Editor's Note Section

൪uartet - Fall Issue 2022 Volume 2 Issue 4

 

Poetry

slice two - still life.png
 
 

Julie L. Moore

Bathing Beauties

            after Susan Jacobs’ Geneva Girls, acrylic, 24” x 30”

 

That was the summer day no one 

would remember, an ordinary day 

at the beach, one of many 

for these four friends, now grey

 

but still together, clad 

in skirted swimsuits, facing 

the shore as water circled 

their ankles & their feet sunk in sand.


Can you see them being bathed 

in the sunlight that dispersed 

all shadows except those cast 

by their own angled arms? 

 

Photographer, then artist, caught 

them from the side—liminal & languid 

moment between their laughs—long 

after their great loves were over, 

 

after betrayals or bereavements rent 

the lace around their hearts, leaving them 

to tat again the loose & jagged edges. 

That, they gladly did together. 


Maybe all were grandmas, maybe not, 

but three look into the sun that shares
the same perspective as the witness,

as those of us who now behold them, 

 

recognizing the women we’ve loved—

one in front who’s plump, 

with short, curly hair & hand on hip,

who in the summers of our youth 

 

whipped up strawberry shortcake

on the fly & made us wash 
behind our ears; the second in her wake 

with similar hairdo parted on the side,

 

her body tall & thin, arm rising 

to shield her quizzical eyes, who asked

embarrassing questions we tried

to dodge as we picked apples out back;

 

the third the only one who seems 

to pose like your older sister, arm poised 

behind her—here’s how you be flirtatious,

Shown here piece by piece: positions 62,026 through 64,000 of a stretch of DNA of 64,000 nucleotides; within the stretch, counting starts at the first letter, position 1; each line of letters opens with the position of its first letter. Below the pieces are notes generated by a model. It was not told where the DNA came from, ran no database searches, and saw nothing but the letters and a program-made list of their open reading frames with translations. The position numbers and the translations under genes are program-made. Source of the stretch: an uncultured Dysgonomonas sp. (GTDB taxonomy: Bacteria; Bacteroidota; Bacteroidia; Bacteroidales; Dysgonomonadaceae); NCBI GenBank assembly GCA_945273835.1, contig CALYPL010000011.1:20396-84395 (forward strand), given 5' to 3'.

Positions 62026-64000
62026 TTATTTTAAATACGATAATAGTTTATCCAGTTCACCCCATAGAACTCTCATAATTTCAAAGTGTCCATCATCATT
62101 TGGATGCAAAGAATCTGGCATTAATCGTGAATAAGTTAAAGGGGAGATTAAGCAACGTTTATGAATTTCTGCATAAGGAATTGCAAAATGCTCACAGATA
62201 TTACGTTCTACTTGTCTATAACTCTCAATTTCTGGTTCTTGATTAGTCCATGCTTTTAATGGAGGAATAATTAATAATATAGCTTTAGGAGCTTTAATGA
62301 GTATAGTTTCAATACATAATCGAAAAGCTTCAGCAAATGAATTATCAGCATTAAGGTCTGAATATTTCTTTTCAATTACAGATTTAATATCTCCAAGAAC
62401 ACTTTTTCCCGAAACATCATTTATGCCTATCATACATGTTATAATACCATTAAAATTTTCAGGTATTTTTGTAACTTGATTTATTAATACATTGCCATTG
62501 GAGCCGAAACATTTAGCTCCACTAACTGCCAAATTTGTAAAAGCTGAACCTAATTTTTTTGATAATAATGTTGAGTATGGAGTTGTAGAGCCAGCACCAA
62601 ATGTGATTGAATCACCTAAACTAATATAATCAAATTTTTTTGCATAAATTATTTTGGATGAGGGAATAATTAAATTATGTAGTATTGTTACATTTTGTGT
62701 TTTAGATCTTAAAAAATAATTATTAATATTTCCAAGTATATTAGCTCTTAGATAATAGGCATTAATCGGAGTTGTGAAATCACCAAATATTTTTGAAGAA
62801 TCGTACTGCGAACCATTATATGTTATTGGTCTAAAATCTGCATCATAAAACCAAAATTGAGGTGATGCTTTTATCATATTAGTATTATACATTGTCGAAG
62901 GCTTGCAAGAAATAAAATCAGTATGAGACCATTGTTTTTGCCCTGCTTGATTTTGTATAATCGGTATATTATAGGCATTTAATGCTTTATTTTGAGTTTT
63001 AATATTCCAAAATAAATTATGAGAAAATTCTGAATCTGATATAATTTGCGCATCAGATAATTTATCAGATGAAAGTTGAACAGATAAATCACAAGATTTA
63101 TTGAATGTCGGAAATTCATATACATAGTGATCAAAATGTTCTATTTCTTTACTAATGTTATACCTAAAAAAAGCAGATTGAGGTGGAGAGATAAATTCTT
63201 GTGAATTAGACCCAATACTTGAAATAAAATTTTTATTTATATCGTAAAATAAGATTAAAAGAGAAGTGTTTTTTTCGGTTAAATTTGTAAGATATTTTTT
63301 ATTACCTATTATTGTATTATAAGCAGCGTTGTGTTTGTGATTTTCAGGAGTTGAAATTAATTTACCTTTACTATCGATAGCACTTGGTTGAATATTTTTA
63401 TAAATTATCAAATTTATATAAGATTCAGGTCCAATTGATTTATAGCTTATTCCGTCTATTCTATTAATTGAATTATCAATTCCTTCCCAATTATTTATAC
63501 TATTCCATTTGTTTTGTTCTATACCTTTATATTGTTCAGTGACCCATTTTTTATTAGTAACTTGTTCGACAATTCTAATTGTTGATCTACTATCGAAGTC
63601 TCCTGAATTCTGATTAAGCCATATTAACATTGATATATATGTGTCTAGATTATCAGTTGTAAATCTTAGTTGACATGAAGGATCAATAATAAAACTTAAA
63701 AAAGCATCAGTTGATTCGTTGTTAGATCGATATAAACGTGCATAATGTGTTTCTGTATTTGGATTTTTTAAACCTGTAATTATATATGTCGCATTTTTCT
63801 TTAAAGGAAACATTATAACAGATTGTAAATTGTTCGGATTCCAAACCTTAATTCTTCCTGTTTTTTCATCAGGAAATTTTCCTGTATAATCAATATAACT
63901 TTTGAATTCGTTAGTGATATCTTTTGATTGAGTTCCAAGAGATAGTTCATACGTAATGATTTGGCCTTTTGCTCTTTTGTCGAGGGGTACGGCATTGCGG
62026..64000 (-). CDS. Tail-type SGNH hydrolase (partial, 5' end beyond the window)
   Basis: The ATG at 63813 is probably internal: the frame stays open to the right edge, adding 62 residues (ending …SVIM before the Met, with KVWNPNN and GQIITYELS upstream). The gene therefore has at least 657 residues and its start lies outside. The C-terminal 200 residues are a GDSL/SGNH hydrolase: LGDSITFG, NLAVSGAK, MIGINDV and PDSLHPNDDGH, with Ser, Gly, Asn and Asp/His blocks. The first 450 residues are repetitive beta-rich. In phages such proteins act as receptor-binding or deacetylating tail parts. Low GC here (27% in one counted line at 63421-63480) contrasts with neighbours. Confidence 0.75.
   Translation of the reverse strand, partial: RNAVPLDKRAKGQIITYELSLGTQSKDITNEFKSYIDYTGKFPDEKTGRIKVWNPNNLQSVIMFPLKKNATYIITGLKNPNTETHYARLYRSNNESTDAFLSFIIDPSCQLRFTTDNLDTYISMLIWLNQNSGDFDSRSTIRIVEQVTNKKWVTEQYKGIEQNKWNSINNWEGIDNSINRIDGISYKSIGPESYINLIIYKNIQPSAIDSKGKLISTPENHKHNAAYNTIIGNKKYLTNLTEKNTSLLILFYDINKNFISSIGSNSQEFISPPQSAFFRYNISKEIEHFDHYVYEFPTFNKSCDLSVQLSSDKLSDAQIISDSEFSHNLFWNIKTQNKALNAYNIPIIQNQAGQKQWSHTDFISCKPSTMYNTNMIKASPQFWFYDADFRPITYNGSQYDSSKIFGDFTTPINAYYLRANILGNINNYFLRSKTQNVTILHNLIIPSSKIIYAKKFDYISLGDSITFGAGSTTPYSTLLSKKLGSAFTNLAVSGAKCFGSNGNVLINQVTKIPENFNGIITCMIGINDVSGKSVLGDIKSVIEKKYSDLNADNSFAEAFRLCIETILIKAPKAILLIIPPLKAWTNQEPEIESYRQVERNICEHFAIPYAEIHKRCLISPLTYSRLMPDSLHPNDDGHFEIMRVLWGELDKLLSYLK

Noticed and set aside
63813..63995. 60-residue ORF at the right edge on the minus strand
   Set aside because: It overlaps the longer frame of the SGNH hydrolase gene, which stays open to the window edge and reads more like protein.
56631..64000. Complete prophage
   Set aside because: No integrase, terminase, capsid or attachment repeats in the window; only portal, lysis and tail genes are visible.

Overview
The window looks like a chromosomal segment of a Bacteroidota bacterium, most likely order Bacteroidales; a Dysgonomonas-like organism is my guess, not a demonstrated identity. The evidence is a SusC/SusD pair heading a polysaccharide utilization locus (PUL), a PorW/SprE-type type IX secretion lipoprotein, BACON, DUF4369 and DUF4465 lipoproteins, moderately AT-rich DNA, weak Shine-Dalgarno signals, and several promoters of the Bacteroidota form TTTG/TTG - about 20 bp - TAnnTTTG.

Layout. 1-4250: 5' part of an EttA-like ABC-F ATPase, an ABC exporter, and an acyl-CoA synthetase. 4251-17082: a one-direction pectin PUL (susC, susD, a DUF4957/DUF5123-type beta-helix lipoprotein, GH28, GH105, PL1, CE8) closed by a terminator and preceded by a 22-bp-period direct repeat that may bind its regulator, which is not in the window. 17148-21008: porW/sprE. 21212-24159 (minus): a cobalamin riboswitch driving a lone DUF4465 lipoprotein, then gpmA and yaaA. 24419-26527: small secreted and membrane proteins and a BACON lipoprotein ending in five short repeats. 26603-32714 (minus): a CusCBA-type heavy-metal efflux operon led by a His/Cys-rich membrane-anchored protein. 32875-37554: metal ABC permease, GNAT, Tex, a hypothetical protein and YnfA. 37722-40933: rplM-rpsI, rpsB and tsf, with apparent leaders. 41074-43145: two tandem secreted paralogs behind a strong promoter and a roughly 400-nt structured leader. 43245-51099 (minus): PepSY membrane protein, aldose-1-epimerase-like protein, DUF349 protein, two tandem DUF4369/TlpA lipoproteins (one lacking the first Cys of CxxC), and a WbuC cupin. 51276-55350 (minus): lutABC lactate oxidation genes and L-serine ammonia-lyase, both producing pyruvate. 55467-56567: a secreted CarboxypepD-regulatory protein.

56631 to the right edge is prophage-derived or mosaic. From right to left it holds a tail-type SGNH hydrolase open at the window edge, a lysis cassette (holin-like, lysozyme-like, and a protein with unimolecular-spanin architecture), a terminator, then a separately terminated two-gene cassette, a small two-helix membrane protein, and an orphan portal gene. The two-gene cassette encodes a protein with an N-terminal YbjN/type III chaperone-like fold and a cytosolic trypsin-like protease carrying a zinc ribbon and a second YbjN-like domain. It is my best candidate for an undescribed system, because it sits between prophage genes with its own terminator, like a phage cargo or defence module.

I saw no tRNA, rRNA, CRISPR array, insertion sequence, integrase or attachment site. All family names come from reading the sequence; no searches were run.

she told you once—smile emerging 

 

like the swash after each wave 

has broken. But the last woman? 

She folds her arms across her waist 

& stares at something else, avoiding our gaze

 

like the aunt who always kept her head down,

afraid to speak. Oh, the mysteries 

muscled in those arms! Whom did they hold 

or push away? Whom did they carry 

 

through illness or war? What bruises

or beauty marks did they bear? 

Their vibrant lives rendered 

in black & white, as though everything

 

were that simple. Don’t you want 

to draw near & ask these ladies 

what they know before they forget, 

beg them not to take their secrets 

 

to their graves? I want to hear their stories 

while the seagulls, now approaching 

outside our view, will hover above, 

waiting for the crumbs to fall. 
 

 

Since I was born into a family of scientists, I grew up feeling like a misfit. I was always writing

poems and stories and whether invited to do so or not, sharing them. Short stories (usually tragic tales) were Christmas gifts, and poems were gifts on Mother’s Day, Father’s Day, etc., whether the recipients wanted them or not. 

I majored in English in college with the intention of becoming a teacher to pay the bills, so I could write the great American novel by night. That didn’t work out. As I became a full-time professor

and raised my children, I found no time for writing. 

But then in my late thirties, I watched a documentary film about Donald Hall and Jane Kenyon, which deeply moved me. I felt compelled to return to my original raison d'être. I began reading all

the poetry I could, especially the poetry by contemporary writers. I checked out all the books of poetry I could from my local library. The world of contemporary poetry opened up to me. Yet, the poets I tend to return to again and again include Emily Dickinson, Gerard Manley Hopkins, Lucille Clifton, and Rainer Maria Rilke. Rilke’s poem “You Who Never Arrived” is still the most gorgeous love poem I’ve ever read. 
 
I wrote “Bathing Beauties” as part of an event this year called, Celebration Party of the 40th Annual Women Artists, hosted by the YWCA in Youngstown, Ohio. As the epigraph says, I was assigned to write about “Geneva Girls,” which depicted four women at the beach, standing in the ankle-deep water. Each woman reminded me of someone I’ve known—my grandmothers and aunts, in

particular. So as I wrote the poem, my memories of their lives and sentiments infused the lines.


—Julie L. Moore

 

൪uartet is an online poetry journal that features the work of women 50 and over.

To view our issues and submission guidelines, please visit www.quartetjournal.com .